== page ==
Young Journalists Club | Latest news of Iran and world

News ID: 4166
Publish Date: 13:07 - 15 May 2014
Venezuelan police arrested 105 people and fired tear gas at anti-government student protesters who hurled stones and fireworks Wednesday at a ministry building in the capital, officials said.
The students, who were marching to demand the release of protesters arrested in recent days, massed in eastern Caracas. But the demonstration quickly became violent when they targeted the Tourism Ministry and riot police intervened.
It was the latest chapter in months of turbulence in the oil-rich but economically and socially troubled South American country.
At least 42 people have died and more than 800 have been injured since students and other opponents of the socialist government of President Nicolas Maduro took to the streets in February to protest rampant crime, runaway inflation and shortages of basic goods.
Manuel Quevedo, commander of the National Guard regiment in Caracas, said 16 women and 89 men were arrested Wednesday, including 11 minors. He had earlier indicated that about 80 arrests had been made.
Local non-governmental group Foro Penal confirmed the tally.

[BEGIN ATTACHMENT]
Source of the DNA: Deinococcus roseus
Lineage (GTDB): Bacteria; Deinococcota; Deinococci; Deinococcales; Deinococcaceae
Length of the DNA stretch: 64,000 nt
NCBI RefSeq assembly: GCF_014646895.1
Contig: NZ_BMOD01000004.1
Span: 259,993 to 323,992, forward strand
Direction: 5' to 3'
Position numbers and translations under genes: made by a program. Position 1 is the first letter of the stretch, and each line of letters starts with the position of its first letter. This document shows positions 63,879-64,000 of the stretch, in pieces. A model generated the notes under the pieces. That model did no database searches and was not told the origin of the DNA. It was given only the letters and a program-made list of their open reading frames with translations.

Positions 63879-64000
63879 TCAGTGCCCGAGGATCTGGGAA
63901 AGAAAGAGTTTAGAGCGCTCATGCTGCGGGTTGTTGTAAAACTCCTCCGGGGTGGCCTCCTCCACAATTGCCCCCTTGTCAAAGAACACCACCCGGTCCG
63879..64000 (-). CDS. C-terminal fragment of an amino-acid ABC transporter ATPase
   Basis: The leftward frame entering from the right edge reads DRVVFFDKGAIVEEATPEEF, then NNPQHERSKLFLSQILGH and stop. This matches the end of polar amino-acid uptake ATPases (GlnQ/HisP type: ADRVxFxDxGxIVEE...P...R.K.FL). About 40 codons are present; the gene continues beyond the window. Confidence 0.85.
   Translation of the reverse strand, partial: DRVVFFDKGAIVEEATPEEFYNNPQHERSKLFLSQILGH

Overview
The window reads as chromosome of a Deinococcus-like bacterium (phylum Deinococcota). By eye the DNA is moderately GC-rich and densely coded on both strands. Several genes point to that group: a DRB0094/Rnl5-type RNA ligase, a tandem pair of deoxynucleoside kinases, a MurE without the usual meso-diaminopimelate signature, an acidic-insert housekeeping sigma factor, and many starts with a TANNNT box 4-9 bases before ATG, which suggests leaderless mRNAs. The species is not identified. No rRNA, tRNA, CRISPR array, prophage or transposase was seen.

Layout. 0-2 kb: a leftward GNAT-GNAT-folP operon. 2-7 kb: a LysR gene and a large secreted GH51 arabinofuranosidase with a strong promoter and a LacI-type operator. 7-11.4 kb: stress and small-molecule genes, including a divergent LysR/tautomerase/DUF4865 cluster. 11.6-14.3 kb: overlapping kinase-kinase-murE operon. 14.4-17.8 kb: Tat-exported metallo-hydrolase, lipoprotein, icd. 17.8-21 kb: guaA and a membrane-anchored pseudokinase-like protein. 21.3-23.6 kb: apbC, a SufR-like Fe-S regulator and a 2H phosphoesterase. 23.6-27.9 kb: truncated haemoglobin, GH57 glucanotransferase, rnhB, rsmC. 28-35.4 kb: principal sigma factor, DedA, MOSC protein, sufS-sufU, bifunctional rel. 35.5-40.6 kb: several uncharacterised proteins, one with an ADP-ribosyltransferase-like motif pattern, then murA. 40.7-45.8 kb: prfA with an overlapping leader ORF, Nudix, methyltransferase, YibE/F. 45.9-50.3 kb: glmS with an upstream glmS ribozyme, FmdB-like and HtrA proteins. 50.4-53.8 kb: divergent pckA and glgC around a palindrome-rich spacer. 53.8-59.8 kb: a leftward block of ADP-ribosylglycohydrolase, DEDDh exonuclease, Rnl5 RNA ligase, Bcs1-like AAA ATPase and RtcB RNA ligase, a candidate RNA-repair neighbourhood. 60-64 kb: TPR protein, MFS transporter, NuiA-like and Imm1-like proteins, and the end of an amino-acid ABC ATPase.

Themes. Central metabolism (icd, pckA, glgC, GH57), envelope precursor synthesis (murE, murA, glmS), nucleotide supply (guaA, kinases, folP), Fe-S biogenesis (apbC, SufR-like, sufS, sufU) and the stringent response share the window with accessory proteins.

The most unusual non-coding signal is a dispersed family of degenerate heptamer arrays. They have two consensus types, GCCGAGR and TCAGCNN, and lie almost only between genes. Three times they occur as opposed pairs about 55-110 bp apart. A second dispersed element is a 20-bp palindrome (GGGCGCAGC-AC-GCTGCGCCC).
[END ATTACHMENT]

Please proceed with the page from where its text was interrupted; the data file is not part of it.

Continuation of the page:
While declining to confirm how many civilians were wounded in the clashes, Quevedo said two members of the security forces were wounded.
One captain of the National Guard was assaulted, while another sergeant almost got rolled over by vehicles due to protesters trying to prevent the transfer of detainees to prison, according to the military chief.
"Everything has been done with respect for human rights," he added.
Trucks carrying the detainees tried to move along the main route of the Caracas district of Chacao, heart of more than three months of opposition protests, amid a crowd shouting "Let them go!"
Last week, more than 200 people were arrested in police raids on encampments of protesters in Caracas. Most have since been freed.
"Fewer and fewer people are heeding protest calls. Intimidation has succeeded," one of the young marchers told AFP, requesting anonymity after a previous arrest.


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